Library of Congress Recommended Formats Statement
Recommended Formats Statement identifies hierarchies of the physical and technical characteristics of creative formats, both analog and digital, which will best meet the needs of all concerned, maximizing the chances for survival and continued accessibility of creative content well into the future.
Recommended Formats Statement [PDF: 353 KB, 31 pp.]
Previous version [PDF: 762 KB, 29 pp.]
Additional Information and Library Contacts and Links
What is the purpose of the Library of Congress Recommended Formats Statement?
There are two primary purposes of the Statement. One purpose of the Statement is to provide internal guidance within the Library to help inform acquisitions of collections materials (other than materials received through the Copyright Office). A second purpose is to inform the creative and library communities on best practices for ensuring the preservation of, and long-term access to, the creative output of the nation and the world.
What criteria were used to identify the formats, thus creating the hierarchies?
There was no one specific formula to establish the hierarchies. Adoption, transparency and technical characteristics were all important, as was following established international standards. We began with existing Library documentation, such as the current ‘Best Edition’ specs and the Sustainability of Digital Formats then called upon internal experts on preservation, reference and collection development and communicated with experts from outside the Library as well. Not all lists within the Recommended Formats Statement are hierarchical. Those which indicate an order of preference are noted as such.
Were archivists consulted during the process of developing the Statement?
Many members of the teams have formal training and education. Resources from archives and professional archive organizations were consulted, such as the EAD technical group. For audio, recommended formats are in step with recommendations from International Association of Audiovisual Archivists (see their TC-04 publication) and Audio Engineering Society.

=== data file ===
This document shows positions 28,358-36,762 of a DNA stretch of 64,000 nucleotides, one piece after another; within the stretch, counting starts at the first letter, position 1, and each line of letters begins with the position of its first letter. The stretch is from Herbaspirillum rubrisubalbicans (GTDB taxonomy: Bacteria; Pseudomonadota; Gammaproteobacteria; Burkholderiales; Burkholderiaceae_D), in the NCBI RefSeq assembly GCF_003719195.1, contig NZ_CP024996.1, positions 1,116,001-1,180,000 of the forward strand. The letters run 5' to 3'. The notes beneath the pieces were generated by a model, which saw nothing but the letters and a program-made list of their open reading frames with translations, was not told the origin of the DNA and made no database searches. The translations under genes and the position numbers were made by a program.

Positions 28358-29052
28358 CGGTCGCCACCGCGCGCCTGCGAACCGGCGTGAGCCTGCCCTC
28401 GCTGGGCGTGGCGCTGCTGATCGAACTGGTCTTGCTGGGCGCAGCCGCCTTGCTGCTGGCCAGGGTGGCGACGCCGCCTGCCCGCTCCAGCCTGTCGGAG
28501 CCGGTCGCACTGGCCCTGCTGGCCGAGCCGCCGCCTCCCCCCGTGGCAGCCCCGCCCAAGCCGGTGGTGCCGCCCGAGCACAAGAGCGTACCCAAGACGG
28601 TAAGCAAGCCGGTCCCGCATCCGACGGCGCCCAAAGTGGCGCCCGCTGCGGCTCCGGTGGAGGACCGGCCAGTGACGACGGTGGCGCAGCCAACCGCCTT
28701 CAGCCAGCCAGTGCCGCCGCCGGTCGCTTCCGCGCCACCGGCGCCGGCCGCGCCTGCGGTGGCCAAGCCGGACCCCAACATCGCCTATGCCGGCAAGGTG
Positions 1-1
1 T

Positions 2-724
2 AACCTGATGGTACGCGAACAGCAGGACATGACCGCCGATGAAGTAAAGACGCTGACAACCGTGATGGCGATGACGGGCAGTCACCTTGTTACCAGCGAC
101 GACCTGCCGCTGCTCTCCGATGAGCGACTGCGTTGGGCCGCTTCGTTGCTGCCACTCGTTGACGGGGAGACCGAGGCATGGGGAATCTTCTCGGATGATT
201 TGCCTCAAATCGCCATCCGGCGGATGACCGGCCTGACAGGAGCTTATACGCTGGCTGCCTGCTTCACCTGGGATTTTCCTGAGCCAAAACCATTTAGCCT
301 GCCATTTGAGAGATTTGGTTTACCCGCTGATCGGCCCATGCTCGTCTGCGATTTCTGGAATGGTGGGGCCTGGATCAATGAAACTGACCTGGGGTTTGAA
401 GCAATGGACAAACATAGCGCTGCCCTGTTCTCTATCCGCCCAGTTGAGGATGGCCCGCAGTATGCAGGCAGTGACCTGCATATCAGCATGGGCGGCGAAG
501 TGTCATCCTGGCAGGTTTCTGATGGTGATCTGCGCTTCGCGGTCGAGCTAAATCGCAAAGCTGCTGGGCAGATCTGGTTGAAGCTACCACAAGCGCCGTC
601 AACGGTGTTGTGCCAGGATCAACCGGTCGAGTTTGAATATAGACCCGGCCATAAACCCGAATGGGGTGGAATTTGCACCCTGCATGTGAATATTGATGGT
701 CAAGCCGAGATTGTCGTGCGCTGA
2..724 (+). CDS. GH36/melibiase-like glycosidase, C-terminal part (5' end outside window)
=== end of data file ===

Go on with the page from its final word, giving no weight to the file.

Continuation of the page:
Did LC consider cost when ranking characteristics in the Statement?
Not specifically, though naturally, we were and are cognizant that many sustainability factors related to digital formats have cost implications (e.g. analysis, migration, emulation). Storage cost concerns are valid and should be taken into consideration by acquisitions staff.
When an attribute of a creative work has characteristics listed only as Preferred or only as Acceptable, what does that mean?
If an attribute (e.g. Formats) has only characteristics listed as Preferred, it means that the Library has determined that there are only preferred characteristics and none which are simply acceptable. Likewise, when the only characteristics are Acceptable, it means the Library is identifying none which it wishes to endorse as preferred.
Does the Formats Statement change?
Because of the dynamic, ever-changing nature and availability of formats, the Library revisits the Statement annually. Reviewing the Statement annually permits the Library to keep pace with developments in the creative world, so that changes to the Formats Statement, although made frequently, can be made in small increments. Input and feedback are greatly encouraged and welcomed.
What is the history of the Recommended Formats Statement?
The Library began reviewing its existing guidance on preferred formats in 2011, calling on experts from across the institution. In June 2014 it issued the first annual version of its new Recommended Format Specifications. Gathering feedback from across the stakeholder communities, in the spring of 2015, the Library undertook its first annual revision process, which led to the 2015-2016 revised version, at which point it was renamed Recommended Formats Statement.